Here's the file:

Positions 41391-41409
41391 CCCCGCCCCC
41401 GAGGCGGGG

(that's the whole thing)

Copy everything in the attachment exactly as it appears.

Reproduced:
Positions 41391-41409
41391 CCCCGCCCCC
41401 GAGGCGGGG